MORE ABOUT THIS BOOK
TWENTY YEARS LATER
A young woman ran across Bodfyn Moor just after dusk, with the sun gone and the quarter moon not yet risen. The white-gray rocks, embedded everywhere in the thawing mud and unseen until she struck them, punished her feet painfully, but she did not slow until she reached the top of a small rise.
She had to stop, just for a moment, because her lungs were heaving and burning. She looked behind her for her pursuers. She could not see them in the pitch-dark, nor could she hear them clearly, with the wind howling and whipping the heather about. But she was sure they were there.
The young woman had crow’s-feet and shadows around her eyes, but they were not real. They were due to an especially heavy application of Ben Nye eye makeup for the stage. Her face was lined, but the wrinkles were drawn in with a pencil. She had ruby red lips, but they were not her preferred color. And she had blood on her hands—which was advertised as tasting like peppermint, and resistant to melting under the sweat of stage lights, but easily removable with warm soap and water, unlike the blood on the hands of the character she had been cast to play.
What was real about the young woman was her jet black hair, her startling blue-violet eyes, and her very sincere desire to be an actress—and now, her very real fear of what was pursuing her.
Her parents had once told her that she could be the next Elizabeth Taylor. And after she had Googled Elizabeth Taylor, she knew that was a compliment. But, of course, she wanted to be like Scarlett Johansson. Or like Katie Holmes. Or like the tall, famously freckled Laura Rankin. Being like any of them would do.
She was young and healthy and forward-looking, and she did not believe in curses, despite what the others back at the theater rehearsal had said. A brisk walk on the moor, with the wind blowing and Wagner playing loudly in her headphones, would clear her mind, help her ignore all the nonsense, and also help put her many lines into a context all her own.
The walk had begun pleasantly enough. With headphones on, she couldn’t hear the gusting wind, but she could see it—whipping the pink heather, stirring the early-spring grass. She saw patches of tall yellow gorse bushes moving in the wind, as well, and she picked her way around them; one had to avoid their thorns.
The wind stirred no dust—it was the moor, after all, not a desert, and except for the white-gray rocks, everything there was either living or had been.
She had hiked to the top of the nearest hill on Bodfyn Moor and paused, leaning against a granite tor that had withstood eons of weather, and hoping to see a couple of the wild ponies known to frequent the region. But no—not this time. In the waning light, she had seen only a large patch of head-high yellow gorse, the yellow flowers shifting and shimmering in the last ray of sun, and the branches still moving in the wind.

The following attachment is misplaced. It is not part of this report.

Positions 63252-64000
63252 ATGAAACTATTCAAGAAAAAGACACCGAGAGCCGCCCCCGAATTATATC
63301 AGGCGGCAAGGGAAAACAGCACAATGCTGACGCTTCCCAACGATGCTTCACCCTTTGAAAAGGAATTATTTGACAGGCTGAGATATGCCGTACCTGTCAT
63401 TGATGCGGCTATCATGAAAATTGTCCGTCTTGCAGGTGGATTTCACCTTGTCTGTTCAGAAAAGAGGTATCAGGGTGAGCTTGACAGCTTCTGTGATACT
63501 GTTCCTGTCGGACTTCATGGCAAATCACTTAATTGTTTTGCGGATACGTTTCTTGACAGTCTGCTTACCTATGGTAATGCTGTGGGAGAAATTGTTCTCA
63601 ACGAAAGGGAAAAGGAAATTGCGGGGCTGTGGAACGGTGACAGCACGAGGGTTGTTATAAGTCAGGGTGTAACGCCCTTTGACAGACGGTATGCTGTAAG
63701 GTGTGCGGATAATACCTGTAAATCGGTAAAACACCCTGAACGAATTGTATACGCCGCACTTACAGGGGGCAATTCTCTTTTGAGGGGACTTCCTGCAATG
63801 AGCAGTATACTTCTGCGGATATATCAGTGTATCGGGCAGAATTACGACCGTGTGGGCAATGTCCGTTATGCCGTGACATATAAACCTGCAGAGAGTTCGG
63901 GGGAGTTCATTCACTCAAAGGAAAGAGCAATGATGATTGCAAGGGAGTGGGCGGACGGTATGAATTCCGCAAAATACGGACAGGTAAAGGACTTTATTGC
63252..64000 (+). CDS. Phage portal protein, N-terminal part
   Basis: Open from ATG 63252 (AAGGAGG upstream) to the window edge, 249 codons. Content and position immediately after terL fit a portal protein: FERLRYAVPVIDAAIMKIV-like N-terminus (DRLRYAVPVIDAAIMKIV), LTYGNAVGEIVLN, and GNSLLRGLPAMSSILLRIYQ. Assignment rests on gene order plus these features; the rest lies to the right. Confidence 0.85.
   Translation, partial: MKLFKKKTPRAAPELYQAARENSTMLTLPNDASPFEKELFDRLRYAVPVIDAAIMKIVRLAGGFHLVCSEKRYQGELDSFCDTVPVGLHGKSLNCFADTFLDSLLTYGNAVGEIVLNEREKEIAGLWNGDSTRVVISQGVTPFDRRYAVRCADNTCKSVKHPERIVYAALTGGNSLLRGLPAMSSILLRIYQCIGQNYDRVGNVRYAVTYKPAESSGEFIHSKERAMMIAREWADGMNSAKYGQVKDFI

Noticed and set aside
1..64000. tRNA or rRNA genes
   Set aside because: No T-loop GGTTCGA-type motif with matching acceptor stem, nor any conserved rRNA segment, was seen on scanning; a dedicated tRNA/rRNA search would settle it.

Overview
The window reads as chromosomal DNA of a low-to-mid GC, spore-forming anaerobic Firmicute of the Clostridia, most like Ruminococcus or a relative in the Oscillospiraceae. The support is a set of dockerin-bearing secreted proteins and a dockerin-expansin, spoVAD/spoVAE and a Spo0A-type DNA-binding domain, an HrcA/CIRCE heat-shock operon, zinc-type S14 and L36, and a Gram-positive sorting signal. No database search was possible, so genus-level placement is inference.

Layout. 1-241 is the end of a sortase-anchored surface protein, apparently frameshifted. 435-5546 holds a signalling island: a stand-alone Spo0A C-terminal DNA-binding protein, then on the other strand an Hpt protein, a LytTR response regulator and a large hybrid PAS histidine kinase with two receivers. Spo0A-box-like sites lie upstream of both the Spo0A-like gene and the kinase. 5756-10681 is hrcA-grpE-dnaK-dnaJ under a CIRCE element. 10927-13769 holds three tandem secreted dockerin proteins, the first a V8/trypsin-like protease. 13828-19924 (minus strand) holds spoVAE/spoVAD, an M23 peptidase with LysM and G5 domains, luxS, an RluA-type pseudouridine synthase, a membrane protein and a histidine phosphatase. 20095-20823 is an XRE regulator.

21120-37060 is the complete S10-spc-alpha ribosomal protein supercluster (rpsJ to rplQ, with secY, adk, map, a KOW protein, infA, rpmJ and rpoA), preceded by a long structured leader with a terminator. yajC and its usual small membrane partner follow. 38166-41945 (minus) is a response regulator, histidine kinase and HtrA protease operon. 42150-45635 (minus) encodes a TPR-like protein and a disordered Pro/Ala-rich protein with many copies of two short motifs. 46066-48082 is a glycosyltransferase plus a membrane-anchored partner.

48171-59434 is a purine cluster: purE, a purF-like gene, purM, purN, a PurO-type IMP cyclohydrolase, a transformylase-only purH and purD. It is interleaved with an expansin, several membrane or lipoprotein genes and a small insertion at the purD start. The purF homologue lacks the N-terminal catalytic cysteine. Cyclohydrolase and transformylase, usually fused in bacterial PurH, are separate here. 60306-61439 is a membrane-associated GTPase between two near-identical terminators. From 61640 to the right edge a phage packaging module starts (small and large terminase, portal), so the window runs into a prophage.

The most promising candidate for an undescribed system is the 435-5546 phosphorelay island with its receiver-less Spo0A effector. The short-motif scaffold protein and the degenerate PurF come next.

Which was odd. Because everywhere else the wind had stopped. The heather nearby didn’t seem to be moving at all.
She took off her headphones to listen, not trusting her vision alone.
Yes, the wind had stopped.
And yet the branches of the nearest yellow gorse bush she had just passed, only a few yards behind her, had just now moved again. She was sure of it; and not only was she sure she had seen that motion but now she could also smell it—the yellow gorse, when disturbed, emitted a very distinct aroma, like coconut oil—could smell it as strongly as if someone had opened a bottle of tanning lotion.
Now it was so dark that it was certainly time to head back. She wanted to walk right back down the way she had come up, using the faint gray shapes of the rocks to guide her steps.
But that would take her right by that tall patch of gorse. And she wanted to be sure.
She felt foolish calling out. But she could not think of what had moved those bushes if a person had not.
“Is someone there?”
She took a tentative step in that direction—if she could be certain that no one was there, hiding behind the thorny branches, she was going to rush right past that stand of gorse and down the slope. As dark as the night now was, she would run down the path, and if her feet hit the rocks and she tripped, so be it—she would eventually get to the safety of the theater.
But now, as she took that step, the branches moved again—she heard them, smelled them, nearly felt them—and she heard a low, guttural, and frighteningly angry human sound.
She abandoned her plan. She turned and began to run farther out onto the moor.
And then, suddenly, she pitched forward. She put her arms out but found nothing to catch and break her fall. It was just all blackness. The surprise of it was so great that she could not even think to scream.
Copyright © 2018 by Michael Robertson